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The Truth Will Set You Free!


These were more fair-minded than those in Thessalonica, in that they received the word with all readiness, and searched the Scriptures daily to find out whether these things were so.
(Acts 17:11)


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Sponsor an Orphan
Clark Kellogg:
A Real Champion

Clarkkel.jpg (3359 bytes)

 

by Staff Writer

Clark Kellogg knew fame and adulation as an All-American high school basketball player at St. Joseph in Euclid.

It was much the same for him at Ohio State, where he was one of the nation"s best collegiate players.

And Kellogg knew not only fame, but some fortune, too, as a National Basketball Association star for the Indiana Pacers.

Kellogg knew, too, that something was missing.

"Everybody knows of God, but I didn't know God," Kellogg recently told Connection Magazine.

But in November of 1986, Kellogg accepted Jesus Christ as his Personal Lord and Savior. His wife, Rosy, accepted Jesus at nearly the same time.

"ver a period of six or seven months, once a week in our home, a pastor would share the Word of God with us" Kellogg said."I had been pretty spiritually blank.

"Hebrews 4:12 says, "For the Word of God is quick, and powerful, and sharper than any two-edged sword, piercing even to the dividing asunder of soul and spirit, and of the joints and marrow, and is a discerner of the thoughts and intents of the heart."

"The Word of God convicted us of our need, that we needed to accept Him on His terms through His Risen Son, Christ." Kellogg now is an analyst for Pacers' games on their local television broadcasts and a basketball commentator for CBS.

He graduated from St. Joseph in 1979. Kellogg scored 28 points per game as a junior and senior, and he set a state record by scoring 51 points in St. Joseph's loss to Columbus East in the 1979 state championship game.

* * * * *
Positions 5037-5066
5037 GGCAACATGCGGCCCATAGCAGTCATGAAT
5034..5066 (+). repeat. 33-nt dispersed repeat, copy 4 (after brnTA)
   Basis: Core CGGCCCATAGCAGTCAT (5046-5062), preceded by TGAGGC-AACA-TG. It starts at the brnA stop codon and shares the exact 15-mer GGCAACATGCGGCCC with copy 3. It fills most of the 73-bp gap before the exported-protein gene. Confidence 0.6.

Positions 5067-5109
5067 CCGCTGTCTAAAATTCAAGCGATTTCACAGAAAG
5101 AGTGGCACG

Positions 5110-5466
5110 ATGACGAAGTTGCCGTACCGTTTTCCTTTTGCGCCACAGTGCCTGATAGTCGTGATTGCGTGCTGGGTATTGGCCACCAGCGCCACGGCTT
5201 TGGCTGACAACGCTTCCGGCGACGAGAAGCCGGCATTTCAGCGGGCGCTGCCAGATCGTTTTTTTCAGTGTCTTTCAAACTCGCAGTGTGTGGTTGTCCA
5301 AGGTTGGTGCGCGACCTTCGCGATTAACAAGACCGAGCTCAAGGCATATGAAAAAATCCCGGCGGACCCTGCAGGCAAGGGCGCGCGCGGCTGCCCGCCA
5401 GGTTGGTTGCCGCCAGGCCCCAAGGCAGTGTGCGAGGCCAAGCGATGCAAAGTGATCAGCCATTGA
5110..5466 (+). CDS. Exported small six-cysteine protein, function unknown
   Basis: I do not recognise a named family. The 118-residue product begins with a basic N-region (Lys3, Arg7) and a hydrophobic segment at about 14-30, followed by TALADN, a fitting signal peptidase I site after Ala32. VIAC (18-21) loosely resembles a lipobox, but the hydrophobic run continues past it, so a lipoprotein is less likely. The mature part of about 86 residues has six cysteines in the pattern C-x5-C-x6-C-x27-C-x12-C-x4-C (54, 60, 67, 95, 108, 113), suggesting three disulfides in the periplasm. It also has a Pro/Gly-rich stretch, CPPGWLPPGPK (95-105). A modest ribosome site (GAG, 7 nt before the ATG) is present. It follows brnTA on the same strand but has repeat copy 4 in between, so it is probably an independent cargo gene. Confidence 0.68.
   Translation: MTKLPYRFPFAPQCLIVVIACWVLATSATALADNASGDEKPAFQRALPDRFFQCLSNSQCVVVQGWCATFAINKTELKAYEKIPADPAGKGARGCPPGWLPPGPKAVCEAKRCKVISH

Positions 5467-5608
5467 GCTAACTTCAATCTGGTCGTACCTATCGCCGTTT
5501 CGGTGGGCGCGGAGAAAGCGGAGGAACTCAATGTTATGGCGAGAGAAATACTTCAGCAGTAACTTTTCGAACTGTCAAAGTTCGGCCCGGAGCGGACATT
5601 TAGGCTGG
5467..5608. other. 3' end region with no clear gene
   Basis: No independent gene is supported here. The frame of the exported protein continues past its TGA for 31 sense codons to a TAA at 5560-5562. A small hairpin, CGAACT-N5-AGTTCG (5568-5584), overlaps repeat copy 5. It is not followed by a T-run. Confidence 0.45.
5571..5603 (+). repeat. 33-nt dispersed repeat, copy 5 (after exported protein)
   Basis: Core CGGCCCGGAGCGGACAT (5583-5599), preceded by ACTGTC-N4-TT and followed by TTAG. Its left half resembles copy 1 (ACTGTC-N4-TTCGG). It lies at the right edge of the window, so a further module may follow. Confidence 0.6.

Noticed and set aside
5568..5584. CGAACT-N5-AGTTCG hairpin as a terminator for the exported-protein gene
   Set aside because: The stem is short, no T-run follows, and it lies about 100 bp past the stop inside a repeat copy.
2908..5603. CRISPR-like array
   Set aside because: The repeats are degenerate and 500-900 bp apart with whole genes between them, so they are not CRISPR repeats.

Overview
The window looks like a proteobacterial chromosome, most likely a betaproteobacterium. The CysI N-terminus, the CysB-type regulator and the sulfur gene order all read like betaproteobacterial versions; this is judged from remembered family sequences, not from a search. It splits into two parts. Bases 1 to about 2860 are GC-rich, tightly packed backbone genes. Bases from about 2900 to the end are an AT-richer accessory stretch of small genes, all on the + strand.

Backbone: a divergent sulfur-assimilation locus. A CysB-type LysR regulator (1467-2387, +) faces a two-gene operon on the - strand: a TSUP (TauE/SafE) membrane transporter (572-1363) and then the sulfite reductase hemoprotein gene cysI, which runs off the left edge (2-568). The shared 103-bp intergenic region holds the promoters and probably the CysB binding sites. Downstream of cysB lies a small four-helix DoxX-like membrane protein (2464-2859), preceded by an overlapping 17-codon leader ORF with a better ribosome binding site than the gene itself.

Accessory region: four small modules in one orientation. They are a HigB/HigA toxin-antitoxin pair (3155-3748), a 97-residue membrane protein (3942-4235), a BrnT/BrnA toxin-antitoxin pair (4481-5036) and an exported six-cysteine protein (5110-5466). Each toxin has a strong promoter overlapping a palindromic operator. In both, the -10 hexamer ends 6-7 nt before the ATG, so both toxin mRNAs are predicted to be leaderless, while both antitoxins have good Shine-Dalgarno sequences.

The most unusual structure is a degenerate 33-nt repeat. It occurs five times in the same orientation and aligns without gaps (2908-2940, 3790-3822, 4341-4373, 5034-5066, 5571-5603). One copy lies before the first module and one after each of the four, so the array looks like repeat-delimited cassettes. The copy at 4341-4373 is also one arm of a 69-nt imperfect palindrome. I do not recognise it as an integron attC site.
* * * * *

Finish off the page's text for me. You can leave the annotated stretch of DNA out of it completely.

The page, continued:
Kellogg started for three years at Ohio State. He was named the Big Ten's Most Valuable Player for his junior year, the 1981-82 season. Several weeks later, the Pacers selected Kellogg with the eighth pick in the NBA draft.

During his first three seasons with the Pacers, Kellogg was one of the NBA's premier power forwards. He played in 237 of a possible 246 games and averaged 19.3 points and 9.7 rebounds. Kellogg could score with his strong inside play, by driving to the basket or with his jump shot.

Early in the 1985-86 season, though, Kellogg sustained a major injury to his left knee. He played 19 games that season, then retired after playing four games the following season.

It was at about the time of his retirement that Kellogg accepted Jesus Christ as his Personal Lord and Savior.

"It was after my third knee operation," Kellogg said. "I had been exposed to the Gospel through a local pastor who did the Pacers' Chapel services.

ŅI had my knee injury. My wife sensed we didnÕt have all the pieces together in our lives. There was my sense of wondering. And there was gratitude for what we had been blessed with. All of these things worked together to draw me to the Lord.ÕÕ

KelloggÕs personal relationship with Jesus Christ has meant everything to him.

"First, there's security Š eternally Š knowing that youÕre in the right relationship with God," Kellogg said. "There's life after death.

"It gives you a perspective, too, on how to go about living as a husband, a father, a man. There's a solid, unchangeable foundation in terms of your role as a husband, a father and as a man seeking to grow and to know God better."

Clark and Rosy live in Columbus with their daughter, Talisa, 11, and their sons, Alex, 8, and Nicholas, 6.

Kellogg is active with the Fellowship of Christian Athletes in Ohio and Indiana, and with the Ohio chapter of Athletes in Action. He often gets to share his faith in Christ during speaking engagements, sometimes at youth camps or with church youth groups.

All NBA teams hold Chapel services before every game. Kellogg recently gave the message at Chapel before a Cavaliers-Pacers playoff game in Cleveland. From 1988 to 1992, when he lived in Indianapolis, Kellogg often led the Pacers' Chapel service.

Each person needs Jesus Christ. There is a need, certainly, for Jesus Christ in the life of every professional basketball player.

"It gives a balance and a perspective on how to deal with the status that some people want to give a player," Kellogg said. "One of the first issues that you have to deal with when you come to Christ is pride and humility. I think a relationship with Christ essentially keeps you humble because you know where you come from.

That relationship helps you understand your stewardship. You know that your gifts are from God, the Creator. It helps you relate to other people and helps you know how to handle any success, trials and tribulations, how to handle resources, financial and otherwise.

"Professional players have a tremendous platform because of their visibility. When you know Christ, you understand how all that you have belongs to Him. "